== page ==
One of the highlights for me of the show was when Sukeroku did ‘Shibahama’ story towards the end of the season. I really felt the sincerity and the power of rakugo right at that moment. Or should I say story-tellers in general? I was not fully convinced on the idea of having someone do a one man act of a story but once you see Sukeroku’s Shibahama – one will realize why Japan gave rise to rakugo – why people came to appreciate and came back to theaters after the war. We all needed these stories, and we all needed the rakugokas like Sukeroku and Kikuhiko to put that human element in the stories.

The slow decline of rakugo during Showa Era adds flavor to the story because it’s no longer a personal quest to become good at their craft. At one point – it became more of how they can ensure the art of rakugo will survive the test of time. I am not familiar with Showa Era that much but I know that this time period covered the WWII and its aftermath which meant occupation of Allied powers. This brought in a lot from the west – and one of the most prominent as shown in the anime was jazz music (hello, Sakamichi no Apollon). The first ever 24 hour Japan TV network broadcast also happened pretty much around the same time period (NHK – 1953). This historical accuracy of the anime was something I really liked because it made all these real events crucial to the universe that Showa Genroku was trying to build. A universe that explores how a culture survives through the people.

Rakugo was at the verge of decline with only Kiku and Sukeroku being the last of their generation. It’s no longer just a matter of doing what was ‘normal’. Is evolving the tradition – essentially an act of destroying the core of that culture? This question was one of the lasting impact that the series had on me – besides the love for the character development. It’s hard to imagine how a big bulk of mankind’s culture might have reached this point, and the practitioners were posed with the very same dilemma. Where do you think is the borderline between innovation, and outright deviation?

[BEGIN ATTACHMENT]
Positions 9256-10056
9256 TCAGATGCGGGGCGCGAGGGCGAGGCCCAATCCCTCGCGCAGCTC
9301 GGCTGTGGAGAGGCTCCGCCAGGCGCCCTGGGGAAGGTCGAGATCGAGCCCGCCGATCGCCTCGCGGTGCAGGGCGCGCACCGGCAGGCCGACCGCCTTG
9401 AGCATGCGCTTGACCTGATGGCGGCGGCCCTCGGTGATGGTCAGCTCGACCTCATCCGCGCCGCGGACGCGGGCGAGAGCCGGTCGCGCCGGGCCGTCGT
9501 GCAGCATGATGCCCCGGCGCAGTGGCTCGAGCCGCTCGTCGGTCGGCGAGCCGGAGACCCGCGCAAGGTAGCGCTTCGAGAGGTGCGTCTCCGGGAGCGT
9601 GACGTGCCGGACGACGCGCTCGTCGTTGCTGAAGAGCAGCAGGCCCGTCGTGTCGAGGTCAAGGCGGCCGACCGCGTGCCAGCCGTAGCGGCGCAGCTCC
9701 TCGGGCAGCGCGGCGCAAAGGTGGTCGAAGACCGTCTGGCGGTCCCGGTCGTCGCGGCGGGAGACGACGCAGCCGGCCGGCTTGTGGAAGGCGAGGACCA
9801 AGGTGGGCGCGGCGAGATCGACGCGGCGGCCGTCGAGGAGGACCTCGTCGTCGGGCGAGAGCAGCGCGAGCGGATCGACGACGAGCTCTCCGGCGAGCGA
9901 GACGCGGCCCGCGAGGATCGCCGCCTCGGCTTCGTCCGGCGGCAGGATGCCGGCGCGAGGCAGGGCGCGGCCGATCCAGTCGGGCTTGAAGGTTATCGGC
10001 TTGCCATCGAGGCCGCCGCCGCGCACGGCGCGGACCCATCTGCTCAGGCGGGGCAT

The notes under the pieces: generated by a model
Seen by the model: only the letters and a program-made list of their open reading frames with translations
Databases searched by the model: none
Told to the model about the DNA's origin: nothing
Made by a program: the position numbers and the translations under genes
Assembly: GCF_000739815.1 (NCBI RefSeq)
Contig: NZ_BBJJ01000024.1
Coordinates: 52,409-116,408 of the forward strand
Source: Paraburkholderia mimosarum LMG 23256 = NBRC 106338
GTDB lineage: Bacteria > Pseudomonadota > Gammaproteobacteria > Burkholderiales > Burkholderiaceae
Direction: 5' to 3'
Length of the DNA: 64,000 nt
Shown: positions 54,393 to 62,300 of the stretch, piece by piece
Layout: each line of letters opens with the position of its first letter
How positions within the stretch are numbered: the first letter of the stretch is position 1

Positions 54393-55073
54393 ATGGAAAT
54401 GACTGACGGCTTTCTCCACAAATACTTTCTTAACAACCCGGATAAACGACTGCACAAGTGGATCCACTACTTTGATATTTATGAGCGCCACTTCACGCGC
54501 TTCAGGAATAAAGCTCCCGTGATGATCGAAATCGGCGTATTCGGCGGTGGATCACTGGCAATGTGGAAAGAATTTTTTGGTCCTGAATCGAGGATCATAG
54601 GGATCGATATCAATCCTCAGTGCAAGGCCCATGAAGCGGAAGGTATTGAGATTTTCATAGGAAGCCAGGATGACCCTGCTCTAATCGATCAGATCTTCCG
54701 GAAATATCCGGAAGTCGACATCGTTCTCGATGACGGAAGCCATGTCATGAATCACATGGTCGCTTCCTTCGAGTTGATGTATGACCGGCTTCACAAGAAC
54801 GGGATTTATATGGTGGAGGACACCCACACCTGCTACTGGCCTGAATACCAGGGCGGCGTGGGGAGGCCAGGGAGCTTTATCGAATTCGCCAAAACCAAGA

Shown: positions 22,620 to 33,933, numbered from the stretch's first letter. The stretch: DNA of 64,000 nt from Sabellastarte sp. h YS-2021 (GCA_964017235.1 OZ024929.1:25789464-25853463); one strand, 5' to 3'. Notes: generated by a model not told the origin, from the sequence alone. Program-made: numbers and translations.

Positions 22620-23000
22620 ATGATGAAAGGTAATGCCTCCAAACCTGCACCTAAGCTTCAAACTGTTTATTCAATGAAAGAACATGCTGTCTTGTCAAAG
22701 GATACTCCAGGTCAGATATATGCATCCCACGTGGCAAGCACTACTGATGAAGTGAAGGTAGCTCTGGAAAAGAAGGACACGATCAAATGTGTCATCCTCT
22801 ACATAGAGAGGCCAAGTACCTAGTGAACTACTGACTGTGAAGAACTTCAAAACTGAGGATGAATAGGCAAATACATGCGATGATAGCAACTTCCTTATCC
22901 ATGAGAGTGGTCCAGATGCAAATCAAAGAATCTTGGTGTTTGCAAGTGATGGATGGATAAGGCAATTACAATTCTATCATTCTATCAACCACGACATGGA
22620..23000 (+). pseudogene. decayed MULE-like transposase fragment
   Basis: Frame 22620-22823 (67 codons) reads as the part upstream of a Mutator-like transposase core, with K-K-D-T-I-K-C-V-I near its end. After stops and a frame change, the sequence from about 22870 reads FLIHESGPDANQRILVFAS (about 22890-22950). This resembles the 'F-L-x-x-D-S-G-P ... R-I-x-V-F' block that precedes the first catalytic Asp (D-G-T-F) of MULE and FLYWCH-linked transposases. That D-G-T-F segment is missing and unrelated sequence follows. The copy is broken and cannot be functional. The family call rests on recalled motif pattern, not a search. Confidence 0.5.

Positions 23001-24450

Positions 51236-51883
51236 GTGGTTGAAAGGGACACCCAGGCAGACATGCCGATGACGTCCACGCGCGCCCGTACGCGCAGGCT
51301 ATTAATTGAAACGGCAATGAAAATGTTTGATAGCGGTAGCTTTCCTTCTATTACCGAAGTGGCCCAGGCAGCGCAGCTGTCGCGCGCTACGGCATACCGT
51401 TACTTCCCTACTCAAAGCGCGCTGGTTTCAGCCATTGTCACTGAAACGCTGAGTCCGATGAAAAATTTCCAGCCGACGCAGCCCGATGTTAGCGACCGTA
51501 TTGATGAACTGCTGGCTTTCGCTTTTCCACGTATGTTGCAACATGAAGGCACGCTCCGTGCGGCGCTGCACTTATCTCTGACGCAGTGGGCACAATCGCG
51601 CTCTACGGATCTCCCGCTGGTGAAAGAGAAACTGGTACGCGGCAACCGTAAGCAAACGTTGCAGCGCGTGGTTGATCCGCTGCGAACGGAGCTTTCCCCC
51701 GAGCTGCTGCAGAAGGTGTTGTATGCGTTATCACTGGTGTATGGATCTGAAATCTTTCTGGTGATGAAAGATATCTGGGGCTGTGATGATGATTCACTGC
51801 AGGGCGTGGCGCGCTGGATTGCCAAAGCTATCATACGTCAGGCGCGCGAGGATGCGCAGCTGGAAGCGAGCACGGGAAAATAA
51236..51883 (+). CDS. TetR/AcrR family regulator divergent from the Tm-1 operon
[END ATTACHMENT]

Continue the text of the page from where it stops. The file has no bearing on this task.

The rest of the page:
There’s just so much the story has to offer since the last episode actually just sprung back to present after the flashbacks which leaves me the question how things will be from here on with Yotaro? This actually really makes me excited to explore because now we understand Kiku’s background – now we go back to present and see how he’ll fare to who seemed like an uncanny ghost of Sukeroku. His past continues to haunt him – as seen in the last S1 episode so I hope S2 is more of how he unchains himself from that and hopefully be able to continue passing on the name of Yakumo. I would hate to witness the loss of that heritage.

I am so glad however that I just recently finished watching this just on time for its S2 which will be airing on Jan 7, 2017. Thank you Secret Santa for recommending this very underrated anime. I wouldn’t have picked it up in 2016.

Please make sure you visit Reverse Thieves for more of the 2016 Secret Santa entries!

PS: My choices were: Showa Genroku, Kaichou wa Maid-Sama, and Gungrave. I’ve watched a fraction of Maid-sama but never got to finish it so I wanted something fresh. Gungrave wasn’t something on my radar at the moment but I’ll surely get back on that. It sure gives that FF Unlimited vibes that I never really understood, lol.


image credit: pixiv users のる and 楓華元澤